THE GOVERNMENT IS GOD-GIVEN TO KEEP ORDER AFTER THE FALL OF MAN

And how is it that Christians live their lives? Well, we who have been transferred from the kingdom of darkness into the kingdom of life, we who are sojourners and exiles as we fulfill our mission to be ambassadors for Christ, we see ourselves answering to the King of Kings and the Lord of Lords, but that does not promote anarchy in our life — that promotes order in our life and that our call is to be in subjection to every human institution.

Are there exceptions? Absolutely, but don’t start with the qualifiers; start with the principle. The principle is, before I was a Christian, it’s all about me and I do what I want for myself. Now that I’m a Christian, it’s all about Jesus and I do what He wants and He tells me. The direction of my life is to be submissive. Churches are submissive to one another, Christians are submissive to one another, members are submissive to elders, I’m submissive to my employer, I’m submissive to the civil magistrate — that is the direction that we are called to live.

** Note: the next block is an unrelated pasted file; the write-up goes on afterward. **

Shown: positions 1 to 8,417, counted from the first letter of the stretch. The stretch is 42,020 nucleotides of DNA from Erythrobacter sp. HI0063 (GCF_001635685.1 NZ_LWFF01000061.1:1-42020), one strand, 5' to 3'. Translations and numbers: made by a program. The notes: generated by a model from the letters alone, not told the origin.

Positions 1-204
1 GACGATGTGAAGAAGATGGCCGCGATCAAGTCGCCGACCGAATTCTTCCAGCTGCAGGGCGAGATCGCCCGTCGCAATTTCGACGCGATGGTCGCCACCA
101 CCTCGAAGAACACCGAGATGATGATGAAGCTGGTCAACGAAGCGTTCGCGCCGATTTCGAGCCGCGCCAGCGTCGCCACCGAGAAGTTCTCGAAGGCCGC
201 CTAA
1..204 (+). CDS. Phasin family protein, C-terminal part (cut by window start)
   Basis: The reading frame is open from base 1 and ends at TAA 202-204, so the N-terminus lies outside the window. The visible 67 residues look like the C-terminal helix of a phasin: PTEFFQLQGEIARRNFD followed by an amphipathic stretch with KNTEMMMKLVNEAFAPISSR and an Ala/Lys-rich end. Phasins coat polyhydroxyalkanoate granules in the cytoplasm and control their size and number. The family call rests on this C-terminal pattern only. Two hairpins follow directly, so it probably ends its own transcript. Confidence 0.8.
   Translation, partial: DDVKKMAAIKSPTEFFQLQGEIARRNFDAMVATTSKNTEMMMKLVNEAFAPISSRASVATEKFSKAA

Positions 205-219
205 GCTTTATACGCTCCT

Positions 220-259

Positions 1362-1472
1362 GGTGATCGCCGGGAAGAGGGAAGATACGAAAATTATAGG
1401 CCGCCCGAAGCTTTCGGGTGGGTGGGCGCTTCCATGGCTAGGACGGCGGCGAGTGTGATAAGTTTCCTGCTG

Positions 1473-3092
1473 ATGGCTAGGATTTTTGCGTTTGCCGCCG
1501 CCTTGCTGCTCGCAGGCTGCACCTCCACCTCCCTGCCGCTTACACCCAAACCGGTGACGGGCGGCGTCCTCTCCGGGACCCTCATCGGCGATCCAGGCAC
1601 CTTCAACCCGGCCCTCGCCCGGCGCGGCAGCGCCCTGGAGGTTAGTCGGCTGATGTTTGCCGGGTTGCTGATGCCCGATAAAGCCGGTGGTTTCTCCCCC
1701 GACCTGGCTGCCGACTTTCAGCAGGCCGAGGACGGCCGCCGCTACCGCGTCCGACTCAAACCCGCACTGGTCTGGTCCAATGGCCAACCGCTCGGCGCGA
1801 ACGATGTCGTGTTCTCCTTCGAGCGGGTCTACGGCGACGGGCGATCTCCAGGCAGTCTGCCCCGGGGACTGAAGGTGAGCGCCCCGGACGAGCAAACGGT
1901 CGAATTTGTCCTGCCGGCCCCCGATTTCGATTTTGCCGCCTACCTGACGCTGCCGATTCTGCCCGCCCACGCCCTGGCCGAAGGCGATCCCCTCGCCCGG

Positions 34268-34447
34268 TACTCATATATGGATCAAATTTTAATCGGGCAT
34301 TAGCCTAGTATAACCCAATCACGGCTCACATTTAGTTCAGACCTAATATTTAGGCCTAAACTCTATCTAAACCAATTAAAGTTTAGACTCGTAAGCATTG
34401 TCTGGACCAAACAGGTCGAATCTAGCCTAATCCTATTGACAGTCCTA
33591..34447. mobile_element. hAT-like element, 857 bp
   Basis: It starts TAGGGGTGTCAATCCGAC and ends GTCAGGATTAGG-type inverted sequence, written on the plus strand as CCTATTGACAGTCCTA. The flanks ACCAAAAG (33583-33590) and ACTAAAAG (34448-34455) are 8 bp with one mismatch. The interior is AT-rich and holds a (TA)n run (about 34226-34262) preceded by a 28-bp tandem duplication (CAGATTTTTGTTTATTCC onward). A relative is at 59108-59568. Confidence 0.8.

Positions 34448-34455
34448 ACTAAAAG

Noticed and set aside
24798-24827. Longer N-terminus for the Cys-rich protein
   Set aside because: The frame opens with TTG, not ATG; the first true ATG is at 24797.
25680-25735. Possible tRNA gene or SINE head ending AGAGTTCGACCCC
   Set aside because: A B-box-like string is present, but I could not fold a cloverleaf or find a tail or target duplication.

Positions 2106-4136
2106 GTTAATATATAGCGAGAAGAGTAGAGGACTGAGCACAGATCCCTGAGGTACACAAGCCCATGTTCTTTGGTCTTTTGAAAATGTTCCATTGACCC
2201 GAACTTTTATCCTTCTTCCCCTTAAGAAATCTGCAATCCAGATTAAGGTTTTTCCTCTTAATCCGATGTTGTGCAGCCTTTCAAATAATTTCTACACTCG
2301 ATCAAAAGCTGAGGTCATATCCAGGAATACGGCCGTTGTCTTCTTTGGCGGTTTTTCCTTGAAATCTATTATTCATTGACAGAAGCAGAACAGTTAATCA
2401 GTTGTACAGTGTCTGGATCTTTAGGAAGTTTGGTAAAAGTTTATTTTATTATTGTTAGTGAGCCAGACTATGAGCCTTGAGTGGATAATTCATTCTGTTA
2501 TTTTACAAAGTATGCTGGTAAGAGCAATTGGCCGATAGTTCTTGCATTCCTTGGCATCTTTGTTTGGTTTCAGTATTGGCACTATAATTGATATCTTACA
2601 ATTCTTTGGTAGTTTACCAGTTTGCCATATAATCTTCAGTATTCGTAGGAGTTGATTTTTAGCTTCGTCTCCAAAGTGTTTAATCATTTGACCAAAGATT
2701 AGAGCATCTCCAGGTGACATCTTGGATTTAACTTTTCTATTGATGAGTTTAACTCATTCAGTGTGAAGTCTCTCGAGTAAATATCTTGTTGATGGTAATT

THERE ARE CASES WHERE LAWS ARE NOT JUST

Are there qualifiers? Absolutely. Notice the text does not say that every law is just or that every governing authority is just but it simply says that it’s there by God’s sovereign appointment. My initial response is to be in submission.

Are there times in the Bible that my submission is to be forfeited because of the government’s law — the law itself? When they told John and Peter they couldn’t preach in the name of Jesus, well, now we got a conflict. King Jesus says go and preach the Gospel and they just passed a law on me that I can’t preach the Gospel. And so, what did they say? “We must obey God rather than man.” Daniel, Shadrach, Meshach, and Abednego would not bow down to the king’s image and commit idolatry, but they were still submissive — they willingly took their punishment.